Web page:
Every day brings new stories of people scrambling to obtain or hold on to the precious insurance that opens their access to health care, and a decent life, in California and the nation.
When the California Public Employees’ Retirement System (CalPERS) announced that its three-month amnesty, which ended June 30, removed 6,700 ineligible dependents from the insurance rolls, it was generally greeted with enthusiasm for having purged scofflaws and the undeserving from the ranks of the fortunate, with little regard for what fate awaits them.
Now CalPERS has launched a series of audits to scrub thousands more of them from the insurance rolls of the nation’s second-largest purchaser of health insurance. They expect to kick another 22,000 “fraudsters” and the error-prone out of the system, according to the Sacramento Bee, including ineligible domestic partners, children who got too old, former spouses and the like. They will either migrate to less generous, more expensive insurance programs or simply go without.
Based on higher-than-expected disqualification numbers so far, CalPERS, which spends $7 billion a year on medical benefits for its 1.3 million employees, retirees and their dependents, is projecting annual savings of $177 million a year.
The independent audit will require CalPERS members to prove that their claimed relationships are valid, a process that is sure to engender hostility. Sara LaVallee, an executive at a company that audits employers’ health insurance rolls, told the Sacramento Bee that a third-party will “end up chasing down” the wrong-doers because “from the employers’ perspective, there’s an element of not wanting to be the bad guy.”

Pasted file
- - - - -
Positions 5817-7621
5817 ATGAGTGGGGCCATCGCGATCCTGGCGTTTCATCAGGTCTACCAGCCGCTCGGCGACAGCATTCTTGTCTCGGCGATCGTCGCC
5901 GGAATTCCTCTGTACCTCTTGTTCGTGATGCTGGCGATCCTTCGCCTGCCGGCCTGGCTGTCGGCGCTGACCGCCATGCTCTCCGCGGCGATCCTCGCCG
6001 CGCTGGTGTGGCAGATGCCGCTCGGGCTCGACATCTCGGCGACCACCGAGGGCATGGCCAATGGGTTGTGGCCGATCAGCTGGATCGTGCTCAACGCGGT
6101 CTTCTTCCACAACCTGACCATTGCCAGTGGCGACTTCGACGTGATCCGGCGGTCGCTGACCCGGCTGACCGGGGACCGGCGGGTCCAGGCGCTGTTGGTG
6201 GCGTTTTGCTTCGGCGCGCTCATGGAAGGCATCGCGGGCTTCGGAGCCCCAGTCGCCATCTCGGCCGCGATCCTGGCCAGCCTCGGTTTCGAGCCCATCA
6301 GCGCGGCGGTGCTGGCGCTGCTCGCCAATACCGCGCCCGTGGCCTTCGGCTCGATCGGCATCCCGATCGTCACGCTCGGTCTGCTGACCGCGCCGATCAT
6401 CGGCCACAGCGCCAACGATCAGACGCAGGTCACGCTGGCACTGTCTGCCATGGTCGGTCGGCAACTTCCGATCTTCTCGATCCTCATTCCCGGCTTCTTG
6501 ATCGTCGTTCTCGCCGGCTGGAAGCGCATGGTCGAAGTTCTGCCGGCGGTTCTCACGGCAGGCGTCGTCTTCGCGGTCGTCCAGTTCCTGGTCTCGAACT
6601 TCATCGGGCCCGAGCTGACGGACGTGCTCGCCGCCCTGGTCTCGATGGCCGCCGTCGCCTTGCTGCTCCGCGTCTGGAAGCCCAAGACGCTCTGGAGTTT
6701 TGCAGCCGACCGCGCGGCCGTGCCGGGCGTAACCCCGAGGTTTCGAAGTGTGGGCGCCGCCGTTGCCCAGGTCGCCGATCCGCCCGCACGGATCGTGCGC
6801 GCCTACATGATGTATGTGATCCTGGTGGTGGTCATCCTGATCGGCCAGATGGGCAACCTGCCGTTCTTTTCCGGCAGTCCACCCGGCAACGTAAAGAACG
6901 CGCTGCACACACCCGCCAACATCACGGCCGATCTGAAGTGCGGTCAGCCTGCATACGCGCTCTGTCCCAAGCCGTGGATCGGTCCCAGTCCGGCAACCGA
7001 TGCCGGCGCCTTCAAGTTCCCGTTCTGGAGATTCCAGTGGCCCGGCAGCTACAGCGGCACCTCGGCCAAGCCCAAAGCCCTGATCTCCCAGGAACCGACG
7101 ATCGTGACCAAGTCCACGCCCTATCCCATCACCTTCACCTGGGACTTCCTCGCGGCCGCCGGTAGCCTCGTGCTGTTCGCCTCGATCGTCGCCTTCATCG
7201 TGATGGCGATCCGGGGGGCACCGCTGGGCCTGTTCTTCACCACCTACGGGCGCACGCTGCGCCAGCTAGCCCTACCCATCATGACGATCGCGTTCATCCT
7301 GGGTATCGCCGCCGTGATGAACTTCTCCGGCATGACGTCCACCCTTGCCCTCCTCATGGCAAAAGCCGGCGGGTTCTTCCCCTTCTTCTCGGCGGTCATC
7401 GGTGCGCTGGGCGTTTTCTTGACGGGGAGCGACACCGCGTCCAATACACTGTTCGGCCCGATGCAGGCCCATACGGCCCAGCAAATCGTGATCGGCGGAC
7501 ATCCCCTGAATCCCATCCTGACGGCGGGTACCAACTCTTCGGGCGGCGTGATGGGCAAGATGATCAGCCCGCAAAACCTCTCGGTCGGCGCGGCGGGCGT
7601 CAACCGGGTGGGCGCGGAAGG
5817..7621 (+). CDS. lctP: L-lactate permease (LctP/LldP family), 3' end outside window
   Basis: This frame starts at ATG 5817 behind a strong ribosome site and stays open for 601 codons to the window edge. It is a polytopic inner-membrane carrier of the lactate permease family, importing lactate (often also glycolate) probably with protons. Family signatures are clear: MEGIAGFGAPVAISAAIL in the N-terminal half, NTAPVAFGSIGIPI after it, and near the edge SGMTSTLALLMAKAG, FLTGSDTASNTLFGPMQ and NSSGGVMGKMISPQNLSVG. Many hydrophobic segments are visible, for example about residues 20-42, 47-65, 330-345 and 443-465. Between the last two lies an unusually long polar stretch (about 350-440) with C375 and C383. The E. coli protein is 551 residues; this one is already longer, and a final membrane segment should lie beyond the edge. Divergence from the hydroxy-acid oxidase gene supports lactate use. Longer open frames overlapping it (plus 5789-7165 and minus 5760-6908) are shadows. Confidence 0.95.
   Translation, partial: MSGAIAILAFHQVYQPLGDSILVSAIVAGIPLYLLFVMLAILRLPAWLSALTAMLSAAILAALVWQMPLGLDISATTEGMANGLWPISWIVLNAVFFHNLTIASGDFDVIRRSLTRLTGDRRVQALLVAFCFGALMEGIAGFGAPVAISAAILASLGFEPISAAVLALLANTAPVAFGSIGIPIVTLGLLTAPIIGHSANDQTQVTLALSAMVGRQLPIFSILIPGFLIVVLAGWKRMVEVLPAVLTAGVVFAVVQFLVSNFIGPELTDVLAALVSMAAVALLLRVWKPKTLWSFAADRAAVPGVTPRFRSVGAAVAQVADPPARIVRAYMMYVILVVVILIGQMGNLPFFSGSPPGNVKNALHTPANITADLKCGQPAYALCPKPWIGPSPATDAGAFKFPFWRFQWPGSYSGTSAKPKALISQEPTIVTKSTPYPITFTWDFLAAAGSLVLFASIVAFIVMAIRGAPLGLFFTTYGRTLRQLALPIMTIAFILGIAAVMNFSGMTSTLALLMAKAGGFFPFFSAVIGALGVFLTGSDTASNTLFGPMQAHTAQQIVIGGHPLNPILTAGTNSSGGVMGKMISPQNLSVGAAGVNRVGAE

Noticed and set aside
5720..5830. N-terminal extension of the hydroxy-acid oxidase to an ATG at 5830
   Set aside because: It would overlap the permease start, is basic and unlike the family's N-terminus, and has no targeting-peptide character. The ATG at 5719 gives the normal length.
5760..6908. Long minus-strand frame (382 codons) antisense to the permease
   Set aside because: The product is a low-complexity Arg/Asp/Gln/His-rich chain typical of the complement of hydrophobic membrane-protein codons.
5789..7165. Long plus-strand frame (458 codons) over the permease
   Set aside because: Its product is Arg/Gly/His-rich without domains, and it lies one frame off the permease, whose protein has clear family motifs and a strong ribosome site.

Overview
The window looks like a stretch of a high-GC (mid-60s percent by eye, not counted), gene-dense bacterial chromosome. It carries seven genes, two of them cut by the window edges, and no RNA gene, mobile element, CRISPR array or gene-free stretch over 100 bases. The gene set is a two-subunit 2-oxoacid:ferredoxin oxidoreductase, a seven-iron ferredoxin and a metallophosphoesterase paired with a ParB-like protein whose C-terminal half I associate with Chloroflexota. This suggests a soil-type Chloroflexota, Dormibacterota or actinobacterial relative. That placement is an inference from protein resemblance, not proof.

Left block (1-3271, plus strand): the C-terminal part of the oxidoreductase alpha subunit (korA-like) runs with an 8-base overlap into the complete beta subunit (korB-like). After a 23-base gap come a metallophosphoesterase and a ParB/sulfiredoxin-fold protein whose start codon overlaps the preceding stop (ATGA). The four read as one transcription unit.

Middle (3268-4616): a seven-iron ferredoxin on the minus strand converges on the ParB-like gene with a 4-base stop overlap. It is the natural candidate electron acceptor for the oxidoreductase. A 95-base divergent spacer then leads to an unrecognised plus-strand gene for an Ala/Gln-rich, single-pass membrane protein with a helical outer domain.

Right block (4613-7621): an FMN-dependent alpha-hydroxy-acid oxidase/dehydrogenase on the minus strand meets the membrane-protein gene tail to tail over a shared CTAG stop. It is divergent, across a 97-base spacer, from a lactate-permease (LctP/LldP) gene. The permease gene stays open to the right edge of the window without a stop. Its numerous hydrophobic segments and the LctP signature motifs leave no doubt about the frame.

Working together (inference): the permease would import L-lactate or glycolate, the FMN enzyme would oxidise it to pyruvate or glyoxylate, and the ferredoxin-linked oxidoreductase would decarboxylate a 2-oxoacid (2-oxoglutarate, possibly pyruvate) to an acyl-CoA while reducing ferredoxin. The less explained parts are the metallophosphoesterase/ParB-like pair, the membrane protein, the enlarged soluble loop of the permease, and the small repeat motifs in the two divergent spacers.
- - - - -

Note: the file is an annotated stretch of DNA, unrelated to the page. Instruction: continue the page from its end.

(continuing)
Many of those booted out will probably end up in Obamacare, that much-derided attempt to insure the uninsured and uninsurable, while trying to stabilize rates and provide insurance industry transparency in a national program of outreach through the Affordable Care Act. The effort itself has drawn the scorn of many, and outright resistance from more than a few states, who feel that health care shouldn’t be provided as a human right or a compassionate gesture.
They either deny there is a problem with receiving health care in America, argue that the nation can’t afford health care for all, blame the uninsured for their fate, decry the interference of government in people’s lives, believe the marketplace is a more efficient mechanism or simply resist change. The result is finger-pointing and demonization over simple attempts to make people’s lives less difficult and less painful.
Obamacare health exchanges, including Covered California in this state, are scheduled to open in October, revealing for the first time what options people will have for purchasing insurance. They will have until January 1 to sign up or face a financial penalty because being without health care isn’t penalty enough.